My Tower Of Babel
By Barry Greene, Ph.D
Back in 1972, after meeting and dating an Israeli Yemenite girl who was living and working in the United States, I decided to visit and live in Israel for a while.
Through the Jewish Agency, and with my friend’s help, I researched a
six-month Ulpan Program which was to begin in the Fall, in what was considered a large Kibbutz at the time, located about 10 kilometers outside of Haifa, known as Kibbutz Yagur. Yagur just happened to have a basketball team, which I hoped I would be able to practice with or play for.
In the end, this turned out not to be possible, as I was on a volunteer visa, and was not an Oleh Chadash (new immigrant), which I needed to be in order to play for the Kibbutz team – (Had I been able to make it....)
The basic routine was a six day cycle of ½ day work and ½ Ulpan Study. The assigned jobs – posted every morning, might include anything from working in the Heder Ochel, (Dining Hall), Aluminum (a euphemism for pot washing in the Dining Hall), to Kutna (picking cotton), to working in the Hamama – hot houses with the Veradim (roses), to working in the Pardess – picking Escholiot (Grapefruit), and, to what became my personal favorite, working in the Mesek Chai (a kind of children’s zoo).
The Mesek Chai was the only job I had on the Kibbutz where the Kibbutznik in charge spoke no English. This gave me an advantage over my other Ulpanistim with regards to my acquisition of Hebrew – since their work placements were mostly in jobs with Kibbutzniks who were more interested in practicing their English than helping us with our Hebrew.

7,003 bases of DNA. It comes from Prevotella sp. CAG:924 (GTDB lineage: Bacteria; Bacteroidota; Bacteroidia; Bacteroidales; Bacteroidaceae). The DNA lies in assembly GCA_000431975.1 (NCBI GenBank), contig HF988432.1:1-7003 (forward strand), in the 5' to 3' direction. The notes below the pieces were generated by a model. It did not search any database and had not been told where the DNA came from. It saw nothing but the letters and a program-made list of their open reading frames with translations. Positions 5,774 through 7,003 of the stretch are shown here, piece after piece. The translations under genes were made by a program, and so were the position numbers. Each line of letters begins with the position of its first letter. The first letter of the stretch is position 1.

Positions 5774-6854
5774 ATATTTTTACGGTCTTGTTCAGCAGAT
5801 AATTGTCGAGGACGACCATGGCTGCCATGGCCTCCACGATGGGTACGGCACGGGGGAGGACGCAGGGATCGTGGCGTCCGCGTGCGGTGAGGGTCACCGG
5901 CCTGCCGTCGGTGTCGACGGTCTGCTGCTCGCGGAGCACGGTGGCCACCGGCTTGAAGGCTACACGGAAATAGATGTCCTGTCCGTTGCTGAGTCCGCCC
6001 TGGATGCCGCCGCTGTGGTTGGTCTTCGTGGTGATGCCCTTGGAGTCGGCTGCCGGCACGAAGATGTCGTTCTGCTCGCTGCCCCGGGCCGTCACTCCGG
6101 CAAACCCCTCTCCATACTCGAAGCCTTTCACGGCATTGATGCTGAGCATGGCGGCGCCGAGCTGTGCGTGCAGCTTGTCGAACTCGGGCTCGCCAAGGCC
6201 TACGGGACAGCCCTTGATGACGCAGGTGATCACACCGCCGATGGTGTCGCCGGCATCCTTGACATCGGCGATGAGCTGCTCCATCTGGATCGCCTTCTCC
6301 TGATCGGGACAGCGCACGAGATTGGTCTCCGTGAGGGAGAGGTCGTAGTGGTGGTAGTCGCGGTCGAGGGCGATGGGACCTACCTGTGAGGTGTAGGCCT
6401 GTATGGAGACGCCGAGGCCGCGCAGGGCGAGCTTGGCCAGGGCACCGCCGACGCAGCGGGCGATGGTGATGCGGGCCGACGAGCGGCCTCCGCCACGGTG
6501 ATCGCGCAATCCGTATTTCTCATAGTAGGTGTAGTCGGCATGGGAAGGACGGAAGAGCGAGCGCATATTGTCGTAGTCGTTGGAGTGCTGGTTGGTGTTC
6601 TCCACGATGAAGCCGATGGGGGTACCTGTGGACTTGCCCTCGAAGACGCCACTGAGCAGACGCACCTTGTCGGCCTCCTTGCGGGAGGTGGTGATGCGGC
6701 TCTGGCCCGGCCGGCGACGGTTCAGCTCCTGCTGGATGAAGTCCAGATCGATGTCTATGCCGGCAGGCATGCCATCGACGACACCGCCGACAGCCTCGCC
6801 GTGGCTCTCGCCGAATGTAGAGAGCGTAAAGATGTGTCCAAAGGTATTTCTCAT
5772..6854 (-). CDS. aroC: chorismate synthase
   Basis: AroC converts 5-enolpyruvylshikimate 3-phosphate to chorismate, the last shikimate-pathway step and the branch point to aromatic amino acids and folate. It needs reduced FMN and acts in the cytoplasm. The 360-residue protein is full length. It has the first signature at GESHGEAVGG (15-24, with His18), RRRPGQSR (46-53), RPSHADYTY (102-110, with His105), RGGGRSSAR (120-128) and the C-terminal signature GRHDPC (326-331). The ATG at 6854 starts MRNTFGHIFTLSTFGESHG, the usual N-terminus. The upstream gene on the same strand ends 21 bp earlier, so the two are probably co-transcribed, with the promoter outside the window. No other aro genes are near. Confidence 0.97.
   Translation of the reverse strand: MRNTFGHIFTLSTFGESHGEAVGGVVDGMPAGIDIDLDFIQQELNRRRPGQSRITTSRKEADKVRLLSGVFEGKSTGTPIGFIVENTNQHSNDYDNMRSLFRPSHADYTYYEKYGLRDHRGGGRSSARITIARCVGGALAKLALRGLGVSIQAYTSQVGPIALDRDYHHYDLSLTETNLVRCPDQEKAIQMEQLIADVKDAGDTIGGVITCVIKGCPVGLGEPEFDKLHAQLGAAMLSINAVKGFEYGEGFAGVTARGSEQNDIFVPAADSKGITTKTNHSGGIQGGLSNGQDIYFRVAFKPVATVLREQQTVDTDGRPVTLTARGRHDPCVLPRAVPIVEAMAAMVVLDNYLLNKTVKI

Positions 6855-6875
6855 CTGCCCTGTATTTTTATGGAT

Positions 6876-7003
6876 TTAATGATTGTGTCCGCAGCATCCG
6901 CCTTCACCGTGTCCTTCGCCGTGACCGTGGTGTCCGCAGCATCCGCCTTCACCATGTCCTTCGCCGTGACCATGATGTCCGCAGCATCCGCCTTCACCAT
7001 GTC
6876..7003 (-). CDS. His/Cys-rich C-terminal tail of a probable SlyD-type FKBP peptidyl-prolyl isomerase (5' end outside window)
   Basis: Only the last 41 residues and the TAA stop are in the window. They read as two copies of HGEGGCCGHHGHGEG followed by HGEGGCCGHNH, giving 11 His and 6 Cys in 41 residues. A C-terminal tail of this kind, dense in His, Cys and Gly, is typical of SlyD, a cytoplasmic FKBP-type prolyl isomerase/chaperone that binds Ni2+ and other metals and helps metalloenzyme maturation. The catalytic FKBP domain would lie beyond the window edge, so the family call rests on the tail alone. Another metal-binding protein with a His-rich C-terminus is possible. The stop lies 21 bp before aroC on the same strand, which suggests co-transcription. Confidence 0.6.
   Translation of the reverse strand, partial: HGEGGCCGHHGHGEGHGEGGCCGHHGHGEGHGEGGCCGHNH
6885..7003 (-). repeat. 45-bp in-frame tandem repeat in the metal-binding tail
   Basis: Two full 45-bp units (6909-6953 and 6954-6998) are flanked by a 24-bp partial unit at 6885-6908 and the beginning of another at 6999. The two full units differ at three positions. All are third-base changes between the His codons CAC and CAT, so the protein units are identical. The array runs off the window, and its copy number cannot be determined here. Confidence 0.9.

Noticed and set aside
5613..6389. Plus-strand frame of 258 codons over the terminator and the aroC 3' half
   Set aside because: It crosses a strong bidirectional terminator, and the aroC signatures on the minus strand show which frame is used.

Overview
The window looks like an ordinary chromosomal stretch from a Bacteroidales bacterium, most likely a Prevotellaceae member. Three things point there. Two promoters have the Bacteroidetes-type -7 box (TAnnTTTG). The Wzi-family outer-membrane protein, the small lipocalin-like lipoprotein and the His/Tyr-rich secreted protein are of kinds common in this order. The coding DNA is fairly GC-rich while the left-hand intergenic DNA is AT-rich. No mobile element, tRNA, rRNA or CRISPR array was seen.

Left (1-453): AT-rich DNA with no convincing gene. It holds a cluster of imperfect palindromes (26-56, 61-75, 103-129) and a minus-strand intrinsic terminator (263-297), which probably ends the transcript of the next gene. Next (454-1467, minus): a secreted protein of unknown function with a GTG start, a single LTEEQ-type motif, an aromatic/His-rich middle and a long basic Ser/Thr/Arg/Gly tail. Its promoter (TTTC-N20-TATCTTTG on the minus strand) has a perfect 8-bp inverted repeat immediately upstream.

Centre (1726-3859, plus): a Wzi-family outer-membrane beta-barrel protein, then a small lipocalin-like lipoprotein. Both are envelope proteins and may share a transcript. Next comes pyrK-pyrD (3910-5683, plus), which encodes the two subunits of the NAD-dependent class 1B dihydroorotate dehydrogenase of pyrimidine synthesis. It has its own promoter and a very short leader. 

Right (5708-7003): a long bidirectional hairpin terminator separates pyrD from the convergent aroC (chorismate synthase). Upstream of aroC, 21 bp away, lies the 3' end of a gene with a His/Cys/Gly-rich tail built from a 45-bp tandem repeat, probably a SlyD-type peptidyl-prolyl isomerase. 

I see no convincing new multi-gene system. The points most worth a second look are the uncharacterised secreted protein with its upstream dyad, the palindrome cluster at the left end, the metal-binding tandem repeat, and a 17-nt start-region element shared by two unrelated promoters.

My Co-Ulpanists included; a couple newly arrived from Russia, a young woman (soon to be college student) from El Salvador (whose parents were to follow), two sisters from France, a number of Americans, Canadians, South Africans, and a Finn. Though every day was an experience, one of the most wonderful, remarkable, and memorable experiences occurred each evening, when we would meet in the Moadon (a kind of Clubhouse) for hot chocolate, cookies, coffee, and conversation.
I can still picture a very long, low, coffee table, with all of us sitting around it, with dictionaries spread out along the table to enable us to communicate. My recollection is that the dictionaries included versions that were: English-French, English-Spanish, Spanish to French, French to Russian, English to Russian, English to Hebrew, Russian to Hebrew, French to Hebrew, Spanish to Hebrew – and more.
At one point or another, all of us commented about the Tower of Babel and a world where people were unable to learn about each other.